show episodes
 
A personal take on the life of Polish Marxist, philosopher, economist, anti-war activist and revolutionary socialist Rosa Luxemburg. Although it will reflect on the events of her life in light of the historical context and political climate, this show doesn't pretend to be an academic work on the life of Rosa Luxemburg. Telling stories of her life and times, with excerpts from her letters to her friends, lovers and fellow social-democrats is the real aim of this podcast. Over a century after ...
 
All Things Co-op is a bi-weekly podcast produced by Democracy at Work that explores everything co-op. From theoretical and philosophical conversations about political economy and the relations of production, to on-the-ground interviews with cooperative workers, All Things Coop aims to appeal to a wide audience of activists, organizers, workers, and students to be better educated and motivated to creating a new cooperative society.
 
📡 EURO—VISION 🛰 the podcast. A series of weekly podcasts that compile conversations with activists, scholars, fisherpeople and artists, hosted by FRAUD, around the politics of extraction, migration and international agreements that are affecting communities and ecologies on a global scale and that perpetuate European colonial legacies. Speakers include: 📢 Prof. Adekeye Adebajo, Director of the Institute for Pan-African Thought and Conversation at the University of Johannesburg, South Africa. ...
 
Tune in to the Always Already Podcast for indulgent conversations about critical theory (in the broadest read of the term!). Our podcast consists of two episode streams. The first is a discussion of texts spanning critical theory, political theory, social theory, and philosophy. We work through and analyze main ideas, underlying assumptions, connections with other texts and theories, and occasionally delve into the great abyss of free association, ad hoc theory jokes, and makeshift puns. The ...
 
Haven’t you heard? People are feeling socialism these days--almost as much as they’re feeling the crushing anxiety of mounting debt, climate catastrophe and the rising tide of bigotry and racism. But what exactly does socialism mean today? Jen Roesch and Danny Katch talk politics and protest with a range of guests to uncover the path to a better world from the wreckage of this dung heap. If the daily struggle with capitalism has you teetering on the edge of existential despair, then this is ...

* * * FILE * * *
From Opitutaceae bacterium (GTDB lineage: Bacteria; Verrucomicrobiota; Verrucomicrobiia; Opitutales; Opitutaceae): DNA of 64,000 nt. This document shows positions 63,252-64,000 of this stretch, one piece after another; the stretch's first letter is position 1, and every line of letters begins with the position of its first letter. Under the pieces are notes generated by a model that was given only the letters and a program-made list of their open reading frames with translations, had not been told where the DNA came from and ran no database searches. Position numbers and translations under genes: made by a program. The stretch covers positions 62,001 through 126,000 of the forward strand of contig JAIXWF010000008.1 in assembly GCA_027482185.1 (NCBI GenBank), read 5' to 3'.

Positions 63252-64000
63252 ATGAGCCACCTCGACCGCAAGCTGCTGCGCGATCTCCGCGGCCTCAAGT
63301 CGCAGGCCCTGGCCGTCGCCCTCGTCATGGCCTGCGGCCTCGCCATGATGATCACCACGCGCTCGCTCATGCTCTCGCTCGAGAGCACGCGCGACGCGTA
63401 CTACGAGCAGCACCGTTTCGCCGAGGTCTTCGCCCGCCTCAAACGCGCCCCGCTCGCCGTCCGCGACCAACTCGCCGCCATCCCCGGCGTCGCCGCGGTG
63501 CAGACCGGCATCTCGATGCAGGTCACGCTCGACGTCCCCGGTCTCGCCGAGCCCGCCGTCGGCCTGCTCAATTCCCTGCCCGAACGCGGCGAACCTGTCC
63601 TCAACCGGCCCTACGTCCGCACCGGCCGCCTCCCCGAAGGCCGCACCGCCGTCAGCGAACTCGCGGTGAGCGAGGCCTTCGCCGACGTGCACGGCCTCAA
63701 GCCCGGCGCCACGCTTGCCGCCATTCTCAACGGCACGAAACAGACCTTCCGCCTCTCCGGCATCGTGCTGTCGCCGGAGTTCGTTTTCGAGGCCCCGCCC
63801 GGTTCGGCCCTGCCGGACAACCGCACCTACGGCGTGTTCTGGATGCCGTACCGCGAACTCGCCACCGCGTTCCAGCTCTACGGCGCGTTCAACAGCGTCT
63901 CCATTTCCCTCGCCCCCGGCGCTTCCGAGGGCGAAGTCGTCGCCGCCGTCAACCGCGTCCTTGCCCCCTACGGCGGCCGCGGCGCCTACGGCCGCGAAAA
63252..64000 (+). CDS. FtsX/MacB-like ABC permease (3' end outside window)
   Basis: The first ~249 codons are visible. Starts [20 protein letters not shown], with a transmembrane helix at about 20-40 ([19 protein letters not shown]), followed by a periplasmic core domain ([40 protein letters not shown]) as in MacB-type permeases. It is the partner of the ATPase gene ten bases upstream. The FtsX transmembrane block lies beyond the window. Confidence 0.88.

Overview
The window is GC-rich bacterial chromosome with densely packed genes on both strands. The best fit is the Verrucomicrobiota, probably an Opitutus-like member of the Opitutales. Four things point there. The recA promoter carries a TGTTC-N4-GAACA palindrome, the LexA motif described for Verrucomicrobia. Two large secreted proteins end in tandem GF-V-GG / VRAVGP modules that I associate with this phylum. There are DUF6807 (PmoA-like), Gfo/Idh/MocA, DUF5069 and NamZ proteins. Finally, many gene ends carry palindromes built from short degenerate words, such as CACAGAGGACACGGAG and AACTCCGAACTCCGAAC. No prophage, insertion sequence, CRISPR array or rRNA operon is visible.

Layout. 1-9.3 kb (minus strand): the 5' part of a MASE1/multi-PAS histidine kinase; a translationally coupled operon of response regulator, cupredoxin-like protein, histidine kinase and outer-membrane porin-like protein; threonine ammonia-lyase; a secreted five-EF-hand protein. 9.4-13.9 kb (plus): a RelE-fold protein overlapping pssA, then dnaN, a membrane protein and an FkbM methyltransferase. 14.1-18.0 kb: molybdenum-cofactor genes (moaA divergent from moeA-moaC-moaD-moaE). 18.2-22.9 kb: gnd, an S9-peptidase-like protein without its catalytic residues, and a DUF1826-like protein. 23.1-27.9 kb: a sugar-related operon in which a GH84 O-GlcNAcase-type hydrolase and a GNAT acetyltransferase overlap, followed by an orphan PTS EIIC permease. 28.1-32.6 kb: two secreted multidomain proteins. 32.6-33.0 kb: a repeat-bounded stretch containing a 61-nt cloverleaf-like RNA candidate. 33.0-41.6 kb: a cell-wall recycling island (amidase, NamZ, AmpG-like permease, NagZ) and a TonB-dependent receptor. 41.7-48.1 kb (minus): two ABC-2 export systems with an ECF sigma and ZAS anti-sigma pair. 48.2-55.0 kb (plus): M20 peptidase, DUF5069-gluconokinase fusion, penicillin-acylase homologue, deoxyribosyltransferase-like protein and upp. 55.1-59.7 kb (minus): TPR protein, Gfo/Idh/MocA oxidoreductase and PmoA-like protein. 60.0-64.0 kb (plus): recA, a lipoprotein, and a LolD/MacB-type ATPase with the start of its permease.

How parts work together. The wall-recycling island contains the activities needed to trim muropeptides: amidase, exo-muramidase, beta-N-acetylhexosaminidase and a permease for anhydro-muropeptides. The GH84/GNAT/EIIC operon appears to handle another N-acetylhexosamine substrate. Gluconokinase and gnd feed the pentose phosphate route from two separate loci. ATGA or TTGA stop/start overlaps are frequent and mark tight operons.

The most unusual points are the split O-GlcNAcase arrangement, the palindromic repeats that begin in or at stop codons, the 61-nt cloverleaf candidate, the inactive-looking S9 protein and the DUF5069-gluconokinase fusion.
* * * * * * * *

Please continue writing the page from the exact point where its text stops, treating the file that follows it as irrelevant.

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show series
 
The late 19th century was an active time for French Socialism. Rosa Luxemburg would debate with Guesde and Jaures, the main leaders of the French left, the former a revolutionary closer to her ideas and the latter a formidable character with whom she didn't always agree.By Carole Bulewski
 
In this episode, Emily and John welcome John’s colleague Gary Kroll for a discussion of Jedediah Purdy‘s After Nature: A Politics for the Anthropocene. We map the contours of the book, asking questions about the scope of the argument and both the promises and limits of its framework. Throughout we interrogate the concepts of the Anthropocene, human…
 
In this episode, the ATC guys talk about the idea of the hostile takeover - workers organizing for the purposes of taking over a factory, usually when the owners are abandoning it. Reviewing and highlighting experiences in Argentina and in Chicago, they discuss the situations where these kinds of takeovers are possible, what pre-conditions are nece…
 
What caused the English Civil War (1642–1651)? What was society like for working people in this period? And what impact did the Civil War have on society then - and now, more than three centuries on? Explore this fascinating area of our history with John McDonnell and three expert historians: Ann Hughes, John Rees and Ted Vallance. Ann Hughes is a …
 
Description In the previous episode, we considered legacies of pelagic extraction from the perspective of artisanal fisherfolk, and discussed how to begin unthinking and unknowing these extractive ontologies. In the following, with Dr Jennifer Telesca we focus on the role of institutions tasked with conservation management in 'managing extinction'.…
 
What caused the people's revolts? What was society really like in this period? And what were the lasting consequences for working people in Britain? John McDonnell explores this area of our history with historians Martin Empson, Ted Vallance and Justine Firnhaber-Baker, and a more recent employer of camp tactics in Climate Camp and Occupy, Joe Ryle…